"You Can't Do That," one of many jealousy-themed songs in John Lennon's catalog, was released as the B-side of "Can't Buy Me Love" on March 20 while the band was hard at work filming A Hard Day's Night. It is the first of the film songs to be recorded at Abbey Road Studio Two -- on February 25, 1964 -- after the band's successful trip to the United States.
Synchronicities and kismet abound as three planets converge in mystical Pisces: the Sun, Mercury, and Neptune. The atmosphere is electric and highly conductive. Intuitive individuals have the opportunity to directly access the collective subconscious of humanity and channel that knowledge in to imagination and creativity.
By the fall of 1965, the Beatles and George Martin had come to regard the recording studio as a place to experiment, think outside the box and slowly pull away from their tried-and-true formulas. On October 12 of that year, they did just that, recording a brilliant new John Lennon composition inspired by a clandestine affair he was having at the time. The recording would feature an exciting new tool, George Harrison's sitar.
Since the real Grammy Awards have a penchant for actively ignoring 90 percent of rock and roll anyway, I thought it'd be fitting to come up with the Garage Rock Grammys: the Garammys — or the Garommys ... or something. Anyway, let's look at the best song, album and new artist from 2011, this time with guitar!
Here's a technique I use that helps me groove with an electronic four-to-the-floor dance groove. It's also is reminiscent of the "arpeggiator" plug-ins you hear in modern dance music, electronic music and even modern pop music like Pink, 30 Seconds to Mars, Lady Gaga and other well-known artists.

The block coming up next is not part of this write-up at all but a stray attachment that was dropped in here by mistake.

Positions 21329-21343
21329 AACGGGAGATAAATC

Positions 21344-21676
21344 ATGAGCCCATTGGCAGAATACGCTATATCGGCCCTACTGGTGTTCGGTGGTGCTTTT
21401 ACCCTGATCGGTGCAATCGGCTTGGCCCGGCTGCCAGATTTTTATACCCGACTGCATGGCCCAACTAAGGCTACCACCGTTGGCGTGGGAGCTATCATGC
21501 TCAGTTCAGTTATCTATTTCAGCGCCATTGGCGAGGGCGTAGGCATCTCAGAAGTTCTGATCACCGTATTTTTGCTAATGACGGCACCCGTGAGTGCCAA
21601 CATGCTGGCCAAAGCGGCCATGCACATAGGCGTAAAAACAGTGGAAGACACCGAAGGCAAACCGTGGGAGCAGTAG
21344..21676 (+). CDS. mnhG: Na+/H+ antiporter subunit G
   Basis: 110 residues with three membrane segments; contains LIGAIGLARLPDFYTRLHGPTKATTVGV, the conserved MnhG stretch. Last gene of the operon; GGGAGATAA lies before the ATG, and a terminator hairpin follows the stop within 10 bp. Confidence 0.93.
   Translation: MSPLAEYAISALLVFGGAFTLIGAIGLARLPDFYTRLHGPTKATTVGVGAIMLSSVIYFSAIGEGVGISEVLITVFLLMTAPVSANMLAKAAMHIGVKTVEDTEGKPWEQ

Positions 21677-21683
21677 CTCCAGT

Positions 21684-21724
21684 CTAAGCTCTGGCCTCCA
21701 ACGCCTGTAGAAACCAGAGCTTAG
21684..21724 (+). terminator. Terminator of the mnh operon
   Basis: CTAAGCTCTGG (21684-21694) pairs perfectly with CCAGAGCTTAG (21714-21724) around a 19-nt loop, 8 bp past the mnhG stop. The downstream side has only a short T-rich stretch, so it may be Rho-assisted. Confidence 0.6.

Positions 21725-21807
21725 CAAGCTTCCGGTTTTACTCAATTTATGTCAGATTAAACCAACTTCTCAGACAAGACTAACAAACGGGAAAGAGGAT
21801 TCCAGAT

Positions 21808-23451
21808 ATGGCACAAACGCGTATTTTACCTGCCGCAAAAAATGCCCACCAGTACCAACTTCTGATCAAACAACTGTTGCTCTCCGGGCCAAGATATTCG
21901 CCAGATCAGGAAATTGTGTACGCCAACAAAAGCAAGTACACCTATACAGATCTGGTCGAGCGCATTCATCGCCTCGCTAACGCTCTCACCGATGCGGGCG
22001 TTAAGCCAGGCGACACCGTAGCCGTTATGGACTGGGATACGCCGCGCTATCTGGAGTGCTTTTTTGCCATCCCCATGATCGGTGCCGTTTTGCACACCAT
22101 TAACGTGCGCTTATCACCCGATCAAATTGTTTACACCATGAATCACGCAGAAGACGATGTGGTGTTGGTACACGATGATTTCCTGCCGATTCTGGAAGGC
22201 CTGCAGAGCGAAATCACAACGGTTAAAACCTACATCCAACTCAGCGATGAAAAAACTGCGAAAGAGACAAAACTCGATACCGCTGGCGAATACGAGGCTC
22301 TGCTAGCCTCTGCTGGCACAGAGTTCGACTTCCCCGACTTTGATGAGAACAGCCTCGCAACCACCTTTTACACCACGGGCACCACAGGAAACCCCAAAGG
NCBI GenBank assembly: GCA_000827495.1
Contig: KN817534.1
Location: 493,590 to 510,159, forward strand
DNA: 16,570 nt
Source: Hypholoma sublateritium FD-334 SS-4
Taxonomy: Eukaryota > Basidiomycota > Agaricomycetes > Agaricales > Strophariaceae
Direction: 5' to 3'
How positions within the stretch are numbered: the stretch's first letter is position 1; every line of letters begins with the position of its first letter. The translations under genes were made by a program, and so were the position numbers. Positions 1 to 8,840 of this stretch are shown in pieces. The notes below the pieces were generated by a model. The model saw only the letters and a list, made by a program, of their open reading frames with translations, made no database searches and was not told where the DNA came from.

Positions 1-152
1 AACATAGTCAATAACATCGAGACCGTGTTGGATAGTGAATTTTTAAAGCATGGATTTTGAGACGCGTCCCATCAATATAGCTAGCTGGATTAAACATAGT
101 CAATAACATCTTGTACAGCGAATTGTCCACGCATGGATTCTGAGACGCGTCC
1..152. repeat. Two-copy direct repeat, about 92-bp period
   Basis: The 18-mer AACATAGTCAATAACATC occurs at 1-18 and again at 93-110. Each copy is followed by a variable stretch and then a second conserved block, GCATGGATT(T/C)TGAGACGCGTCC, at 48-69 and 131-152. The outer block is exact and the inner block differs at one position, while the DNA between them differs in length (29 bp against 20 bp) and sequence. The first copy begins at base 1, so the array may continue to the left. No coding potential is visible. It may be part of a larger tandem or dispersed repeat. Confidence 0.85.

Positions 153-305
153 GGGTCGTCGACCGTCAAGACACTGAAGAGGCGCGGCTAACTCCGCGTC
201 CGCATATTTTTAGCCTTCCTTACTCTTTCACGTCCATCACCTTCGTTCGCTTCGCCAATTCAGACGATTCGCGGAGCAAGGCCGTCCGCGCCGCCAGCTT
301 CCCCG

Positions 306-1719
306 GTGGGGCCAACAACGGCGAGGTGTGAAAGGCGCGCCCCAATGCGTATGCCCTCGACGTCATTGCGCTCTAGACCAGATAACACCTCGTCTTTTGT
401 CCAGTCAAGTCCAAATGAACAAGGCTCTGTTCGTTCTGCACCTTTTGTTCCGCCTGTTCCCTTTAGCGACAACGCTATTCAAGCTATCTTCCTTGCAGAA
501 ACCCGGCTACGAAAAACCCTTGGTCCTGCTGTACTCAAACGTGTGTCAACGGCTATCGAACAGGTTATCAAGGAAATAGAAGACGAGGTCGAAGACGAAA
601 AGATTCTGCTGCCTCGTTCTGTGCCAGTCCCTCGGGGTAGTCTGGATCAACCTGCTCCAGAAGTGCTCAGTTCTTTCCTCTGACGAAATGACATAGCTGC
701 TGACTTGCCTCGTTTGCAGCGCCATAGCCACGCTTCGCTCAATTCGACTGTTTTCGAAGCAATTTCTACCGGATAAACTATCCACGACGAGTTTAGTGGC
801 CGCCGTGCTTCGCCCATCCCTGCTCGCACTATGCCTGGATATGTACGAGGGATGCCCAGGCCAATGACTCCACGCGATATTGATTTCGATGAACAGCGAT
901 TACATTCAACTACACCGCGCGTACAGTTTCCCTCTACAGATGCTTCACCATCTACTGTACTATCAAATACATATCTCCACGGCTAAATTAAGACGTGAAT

Around the time of the last entry I had just joined the heavy metal band White Wizzard (Earache Records), and shortly thereafter we left for a month long tour with Firewind in the United States, followed by a two month European run as direct support for Iced Earth.
This time around, I’d like to share a trick based around a deceptively easy-to-play, simple concept that will add some sophistication to your improvisations (while also being sure to turn heads with its attention-grabbing coolness!): open-voiced, string-skipping 7th arpeggios.
With an upside-down, left-handed style that can’t help but evoke Jimi Hendrix, Malina Moye straddles both rock and soul. Her enthusiastically funkafied spirit is contagious. She gorgeous. She’s talented. She can rock her ass off.
Look around you. There seems to be a seven-string renaissance happening at the moment. Actually, eight-string guitars seem to be going pretty strong, too. But there's something particularly satisfying about plugging in a seven and riffing out in between the traditional ranges of the guitar and bass.